This grants you the ability to observe the stencil process without apprehension of any lines shifting, as both the final stencil and the design are contained on the same sheet.
However, as mentioned previously, this technique cannot be employed in all scenarios; rather, it should be utilized when tattooing a flat body area with minimal curvature, as the transfer will not be executed on a pliable sheet akin to the one provided in the package.
Reviewing the options, which one to choose?
The traditional manual method is perfect for intricate areas with curves or that necessitate swift adaptability, such as tight spaces. However, it can also be employed for any location as needed.
On the other hand, the expedited manual method is advisable only for flat areas like the back, chest, abdomen, or even the arm or leg, provided the design is not extensive.
We understand that creating a stencil by hand may appear daunting for beginners in the tattooing world. However, with practice and patience, satisfying results can indeed be achieved.
Consider the numerous benefits it offers. As we have emphasized, it helps in developing drawing skills, getting acquainted with the design to be tattooed, and, not to mention, saving a significant amount of money.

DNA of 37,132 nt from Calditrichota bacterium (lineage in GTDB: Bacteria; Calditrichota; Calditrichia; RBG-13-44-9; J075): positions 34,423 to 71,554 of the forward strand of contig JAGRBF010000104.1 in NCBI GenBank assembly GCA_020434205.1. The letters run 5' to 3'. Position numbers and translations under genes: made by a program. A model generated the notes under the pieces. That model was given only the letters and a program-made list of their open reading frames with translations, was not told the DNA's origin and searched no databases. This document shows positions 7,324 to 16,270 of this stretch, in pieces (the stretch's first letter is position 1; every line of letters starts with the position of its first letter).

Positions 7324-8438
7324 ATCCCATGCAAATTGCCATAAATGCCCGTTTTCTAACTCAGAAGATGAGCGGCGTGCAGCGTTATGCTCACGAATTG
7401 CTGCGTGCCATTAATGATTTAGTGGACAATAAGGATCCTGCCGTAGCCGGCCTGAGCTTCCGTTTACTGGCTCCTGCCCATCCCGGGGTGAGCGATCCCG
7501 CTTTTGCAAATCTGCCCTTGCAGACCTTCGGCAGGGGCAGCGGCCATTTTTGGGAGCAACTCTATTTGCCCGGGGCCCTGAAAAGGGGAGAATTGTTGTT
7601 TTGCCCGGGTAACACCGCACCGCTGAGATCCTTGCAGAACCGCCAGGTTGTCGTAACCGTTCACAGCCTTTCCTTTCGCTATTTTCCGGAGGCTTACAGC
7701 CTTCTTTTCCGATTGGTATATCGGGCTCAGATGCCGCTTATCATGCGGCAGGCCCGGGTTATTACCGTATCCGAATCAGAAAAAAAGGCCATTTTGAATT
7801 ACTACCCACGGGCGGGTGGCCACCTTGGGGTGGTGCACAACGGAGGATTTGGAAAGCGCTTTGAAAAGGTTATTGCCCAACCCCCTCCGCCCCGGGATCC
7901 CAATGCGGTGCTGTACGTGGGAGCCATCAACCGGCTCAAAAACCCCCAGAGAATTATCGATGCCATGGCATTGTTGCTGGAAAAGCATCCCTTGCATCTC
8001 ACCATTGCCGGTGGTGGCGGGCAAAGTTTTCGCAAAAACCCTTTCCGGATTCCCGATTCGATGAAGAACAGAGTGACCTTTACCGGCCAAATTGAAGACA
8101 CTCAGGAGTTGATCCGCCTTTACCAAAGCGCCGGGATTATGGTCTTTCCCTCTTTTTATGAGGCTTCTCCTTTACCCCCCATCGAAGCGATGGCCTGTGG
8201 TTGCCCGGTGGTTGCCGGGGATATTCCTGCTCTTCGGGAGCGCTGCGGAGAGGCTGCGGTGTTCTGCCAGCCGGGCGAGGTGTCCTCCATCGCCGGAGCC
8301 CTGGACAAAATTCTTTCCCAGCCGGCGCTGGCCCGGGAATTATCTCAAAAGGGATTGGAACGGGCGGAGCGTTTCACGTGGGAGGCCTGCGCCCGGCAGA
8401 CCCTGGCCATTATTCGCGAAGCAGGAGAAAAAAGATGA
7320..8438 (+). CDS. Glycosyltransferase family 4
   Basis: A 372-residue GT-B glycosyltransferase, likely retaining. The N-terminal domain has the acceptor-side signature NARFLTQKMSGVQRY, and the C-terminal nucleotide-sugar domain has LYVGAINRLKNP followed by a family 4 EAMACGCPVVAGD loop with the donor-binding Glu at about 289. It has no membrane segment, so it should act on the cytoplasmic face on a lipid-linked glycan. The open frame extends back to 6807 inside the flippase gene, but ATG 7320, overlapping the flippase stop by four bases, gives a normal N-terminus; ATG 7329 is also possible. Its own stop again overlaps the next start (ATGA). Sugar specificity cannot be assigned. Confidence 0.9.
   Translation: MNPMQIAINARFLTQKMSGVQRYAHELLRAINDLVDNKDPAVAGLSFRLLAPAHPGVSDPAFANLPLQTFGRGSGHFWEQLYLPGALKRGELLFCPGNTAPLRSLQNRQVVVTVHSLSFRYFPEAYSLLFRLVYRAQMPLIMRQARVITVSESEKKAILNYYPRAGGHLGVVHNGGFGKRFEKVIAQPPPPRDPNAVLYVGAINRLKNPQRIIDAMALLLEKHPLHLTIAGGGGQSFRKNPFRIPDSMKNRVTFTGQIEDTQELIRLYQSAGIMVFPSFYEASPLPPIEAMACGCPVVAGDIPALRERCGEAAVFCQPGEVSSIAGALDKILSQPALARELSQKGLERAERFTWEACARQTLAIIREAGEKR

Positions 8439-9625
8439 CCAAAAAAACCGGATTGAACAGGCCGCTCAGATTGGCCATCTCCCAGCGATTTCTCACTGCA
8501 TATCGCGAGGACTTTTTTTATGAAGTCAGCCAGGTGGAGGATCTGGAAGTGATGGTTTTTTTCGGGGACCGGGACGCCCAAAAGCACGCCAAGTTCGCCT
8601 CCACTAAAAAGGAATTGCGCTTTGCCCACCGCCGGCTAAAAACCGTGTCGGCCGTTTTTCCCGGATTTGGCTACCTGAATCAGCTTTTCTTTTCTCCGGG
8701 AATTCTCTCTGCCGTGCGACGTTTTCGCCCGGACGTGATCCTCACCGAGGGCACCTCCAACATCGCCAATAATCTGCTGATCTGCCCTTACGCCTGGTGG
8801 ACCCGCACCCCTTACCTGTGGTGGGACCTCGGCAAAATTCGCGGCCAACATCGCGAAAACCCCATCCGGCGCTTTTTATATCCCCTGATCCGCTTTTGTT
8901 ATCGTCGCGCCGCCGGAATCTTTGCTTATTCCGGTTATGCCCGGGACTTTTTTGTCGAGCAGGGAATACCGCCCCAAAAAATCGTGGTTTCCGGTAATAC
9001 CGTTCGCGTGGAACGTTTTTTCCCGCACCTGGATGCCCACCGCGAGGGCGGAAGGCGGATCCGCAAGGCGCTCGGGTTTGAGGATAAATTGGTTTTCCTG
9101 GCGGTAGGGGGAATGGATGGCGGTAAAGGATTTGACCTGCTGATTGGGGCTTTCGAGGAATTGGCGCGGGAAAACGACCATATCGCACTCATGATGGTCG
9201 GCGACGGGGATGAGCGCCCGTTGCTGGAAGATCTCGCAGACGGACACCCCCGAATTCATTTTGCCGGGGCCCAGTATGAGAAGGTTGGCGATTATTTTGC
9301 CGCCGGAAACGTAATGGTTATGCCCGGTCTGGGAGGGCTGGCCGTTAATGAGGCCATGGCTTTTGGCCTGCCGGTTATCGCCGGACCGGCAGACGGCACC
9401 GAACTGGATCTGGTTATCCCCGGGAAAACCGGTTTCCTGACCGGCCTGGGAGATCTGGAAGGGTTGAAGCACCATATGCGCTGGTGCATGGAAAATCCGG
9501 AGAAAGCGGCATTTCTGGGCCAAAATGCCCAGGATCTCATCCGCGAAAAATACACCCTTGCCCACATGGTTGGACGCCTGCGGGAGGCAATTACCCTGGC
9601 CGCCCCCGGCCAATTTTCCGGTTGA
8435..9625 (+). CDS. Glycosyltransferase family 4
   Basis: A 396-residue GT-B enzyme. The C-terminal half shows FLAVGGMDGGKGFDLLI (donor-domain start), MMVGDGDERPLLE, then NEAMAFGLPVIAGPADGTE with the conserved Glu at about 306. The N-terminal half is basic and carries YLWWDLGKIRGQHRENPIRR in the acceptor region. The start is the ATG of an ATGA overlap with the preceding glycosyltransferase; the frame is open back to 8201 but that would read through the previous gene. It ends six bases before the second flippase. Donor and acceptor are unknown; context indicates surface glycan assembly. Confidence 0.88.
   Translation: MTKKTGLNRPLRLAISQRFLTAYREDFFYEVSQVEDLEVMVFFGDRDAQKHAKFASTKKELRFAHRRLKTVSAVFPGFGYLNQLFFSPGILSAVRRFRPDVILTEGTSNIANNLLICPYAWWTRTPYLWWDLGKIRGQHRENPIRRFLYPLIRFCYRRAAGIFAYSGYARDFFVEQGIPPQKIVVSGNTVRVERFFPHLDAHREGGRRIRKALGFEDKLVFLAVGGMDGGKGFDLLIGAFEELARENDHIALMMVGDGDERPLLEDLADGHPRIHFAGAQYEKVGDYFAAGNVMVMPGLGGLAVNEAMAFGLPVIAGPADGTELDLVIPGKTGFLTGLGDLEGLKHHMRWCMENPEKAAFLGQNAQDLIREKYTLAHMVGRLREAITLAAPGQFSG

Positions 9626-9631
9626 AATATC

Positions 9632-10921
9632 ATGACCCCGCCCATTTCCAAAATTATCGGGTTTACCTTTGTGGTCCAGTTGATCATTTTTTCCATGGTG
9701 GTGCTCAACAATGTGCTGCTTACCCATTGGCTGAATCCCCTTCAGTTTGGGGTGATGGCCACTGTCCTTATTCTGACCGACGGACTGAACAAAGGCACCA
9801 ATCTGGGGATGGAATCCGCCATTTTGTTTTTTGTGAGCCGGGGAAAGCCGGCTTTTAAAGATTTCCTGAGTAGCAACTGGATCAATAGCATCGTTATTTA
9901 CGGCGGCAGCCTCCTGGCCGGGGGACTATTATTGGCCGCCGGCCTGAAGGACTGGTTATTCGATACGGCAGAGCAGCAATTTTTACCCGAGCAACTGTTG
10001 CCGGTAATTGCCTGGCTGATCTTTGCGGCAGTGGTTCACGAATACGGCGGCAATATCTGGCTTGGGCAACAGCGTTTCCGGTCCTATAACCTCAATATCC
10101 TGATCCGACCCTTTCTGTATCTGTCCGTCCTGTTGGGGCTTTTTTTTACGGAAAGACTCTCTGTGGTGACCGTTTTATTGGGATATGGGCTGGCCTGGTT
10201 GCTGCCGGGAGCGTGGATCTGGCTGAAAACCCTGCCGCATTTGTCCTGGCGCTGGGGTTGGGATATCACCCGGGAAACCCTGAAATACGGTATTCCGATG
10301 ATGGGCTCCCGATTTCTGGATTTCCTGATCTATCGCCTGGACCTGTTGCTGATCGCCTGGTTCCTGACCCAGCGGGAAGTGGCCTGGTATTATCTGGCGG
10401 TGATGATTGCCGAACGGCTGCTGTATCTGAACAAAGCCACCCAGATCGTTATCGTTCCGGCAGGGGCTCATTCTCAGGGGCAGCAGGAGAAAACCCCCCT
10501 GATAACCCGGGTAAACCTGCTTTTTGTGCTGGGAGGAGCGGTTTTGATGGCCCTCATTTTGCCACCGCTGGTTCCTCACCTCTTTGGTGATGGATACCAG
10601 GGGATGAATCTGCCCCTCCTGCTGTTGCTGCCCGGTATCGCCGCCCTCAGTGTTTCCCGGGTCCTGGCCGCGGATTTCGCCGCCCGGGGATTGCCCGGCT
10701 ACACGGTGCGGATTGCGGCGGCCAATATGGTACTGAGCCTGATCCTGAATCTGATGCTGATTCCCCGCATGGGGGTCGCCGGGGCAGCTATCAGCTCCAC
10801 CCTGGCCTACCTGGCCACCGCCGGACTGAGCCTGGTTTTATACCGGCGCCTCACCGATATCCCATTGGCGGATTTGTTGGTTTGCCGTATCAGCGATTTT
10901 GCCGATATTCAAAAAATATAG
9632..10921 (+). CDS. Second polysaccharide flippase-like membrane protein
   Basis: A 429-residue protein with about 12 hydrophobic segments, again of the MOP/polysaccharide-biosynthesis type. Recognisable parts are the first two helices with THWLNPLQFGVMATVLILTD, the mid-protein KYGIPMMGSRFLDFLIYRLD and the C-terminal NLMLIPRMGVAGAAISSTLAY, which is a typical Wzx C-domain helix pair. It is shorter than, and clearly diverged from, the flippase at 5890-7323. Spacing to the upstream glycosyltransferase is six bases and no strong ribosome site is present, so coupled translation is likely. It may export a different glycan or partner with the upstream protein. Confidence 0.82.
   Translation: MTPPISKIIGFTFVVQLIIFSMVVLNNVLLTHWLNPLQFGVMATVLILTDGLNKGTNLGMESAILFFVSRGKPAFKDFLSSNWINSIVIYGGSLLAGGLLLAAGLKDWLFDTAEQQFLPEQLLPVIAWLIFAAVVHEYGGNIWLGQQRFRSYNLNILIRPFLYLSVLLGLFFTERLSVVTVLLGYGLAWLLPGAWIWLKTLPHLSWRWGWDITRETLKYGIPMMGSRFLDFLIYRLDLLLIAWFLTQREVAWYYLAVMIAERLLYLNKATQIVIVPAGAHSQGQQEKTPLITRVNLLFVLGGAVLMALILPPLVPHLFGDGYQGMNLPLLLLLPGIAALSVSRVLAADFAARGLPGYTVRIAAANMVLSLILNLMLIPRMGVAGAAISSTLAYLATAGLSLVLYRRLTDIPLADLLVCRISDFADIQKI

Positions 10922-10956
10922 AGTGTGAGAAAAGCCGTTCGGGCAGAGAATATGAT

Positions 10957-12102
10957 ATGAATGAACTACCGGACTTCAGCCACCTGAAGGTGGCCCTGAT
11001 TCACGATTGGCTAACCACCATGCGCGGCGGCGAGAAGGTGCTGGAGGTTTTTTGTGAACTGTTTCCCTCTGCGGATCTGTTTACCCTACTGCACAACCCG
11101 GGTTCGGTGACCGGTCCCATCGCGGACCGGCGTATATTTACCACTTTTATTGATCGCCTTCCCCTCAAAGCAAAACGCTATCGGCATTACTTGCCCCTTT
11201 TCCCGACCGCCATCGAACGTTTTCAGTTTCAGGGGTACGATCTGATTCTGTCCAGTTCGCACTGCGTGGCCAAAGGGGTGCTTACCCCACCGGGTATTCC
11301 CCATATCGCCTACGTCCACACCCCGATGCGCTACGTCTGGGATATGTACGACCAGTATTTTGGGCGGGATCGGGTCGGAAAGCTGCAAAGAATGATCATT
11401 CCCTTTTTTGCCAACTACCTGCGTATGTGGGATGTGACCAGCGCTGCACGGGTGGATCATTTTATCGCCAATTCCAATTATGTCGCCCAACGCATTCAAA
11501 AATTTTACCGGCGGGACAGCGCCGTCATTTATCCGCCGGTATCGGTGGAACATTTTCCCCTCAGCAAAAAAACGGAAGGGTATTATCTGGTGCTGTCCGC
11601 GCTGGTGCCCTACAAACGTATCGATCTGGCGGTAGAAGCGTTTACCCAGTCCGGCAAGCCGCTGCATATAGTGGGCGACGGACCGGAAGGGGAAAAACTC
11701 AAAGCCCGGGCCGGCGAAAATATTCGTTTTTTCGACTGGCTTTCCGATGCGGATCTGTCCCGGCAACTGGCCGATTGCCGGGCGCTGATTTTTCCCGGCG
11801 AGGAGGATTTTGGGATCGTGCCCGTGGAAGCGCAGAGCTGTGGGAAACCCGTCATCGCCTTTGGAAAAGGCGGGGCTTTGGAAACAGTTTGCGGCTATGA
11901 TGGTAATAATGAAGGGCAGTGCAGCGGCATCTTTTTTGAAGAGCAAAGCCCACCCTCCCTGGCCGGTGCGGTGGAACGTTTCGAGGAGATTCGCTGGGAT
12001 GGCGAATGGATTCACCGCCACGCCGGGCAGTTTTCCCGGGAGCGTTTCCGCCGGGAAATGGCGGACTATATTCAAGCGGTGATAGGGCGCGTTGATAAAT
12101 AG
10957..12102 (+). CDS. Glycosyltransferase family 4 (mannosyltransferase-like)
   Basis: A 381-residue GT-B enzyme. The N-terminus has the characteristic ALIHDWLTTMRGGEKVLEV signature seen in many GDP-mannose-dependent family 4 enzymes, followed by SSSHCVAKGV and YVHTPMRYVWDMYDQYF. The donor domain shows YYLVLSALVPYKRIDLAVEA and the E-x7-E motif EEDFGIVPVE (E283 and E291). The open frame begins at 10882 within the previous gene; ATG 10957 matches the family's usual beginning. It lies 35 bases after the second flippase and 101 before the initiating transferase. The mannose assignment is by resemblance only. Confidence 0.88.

Investing in professional materials is undoubtedly advantageous and productive, and we do not deny it. However, everything has its time. Start by mastering the art of hand-made stencils while gradually saving up for digital tools in the future.
It all falls into place, doesn't it?
If you want to learn more about everything that concerns the world of tattooing, enter here and Learn to tattoo like a professional. 10 Masters offer you a guide to accompany you in your professional growth, providing you with all our experience.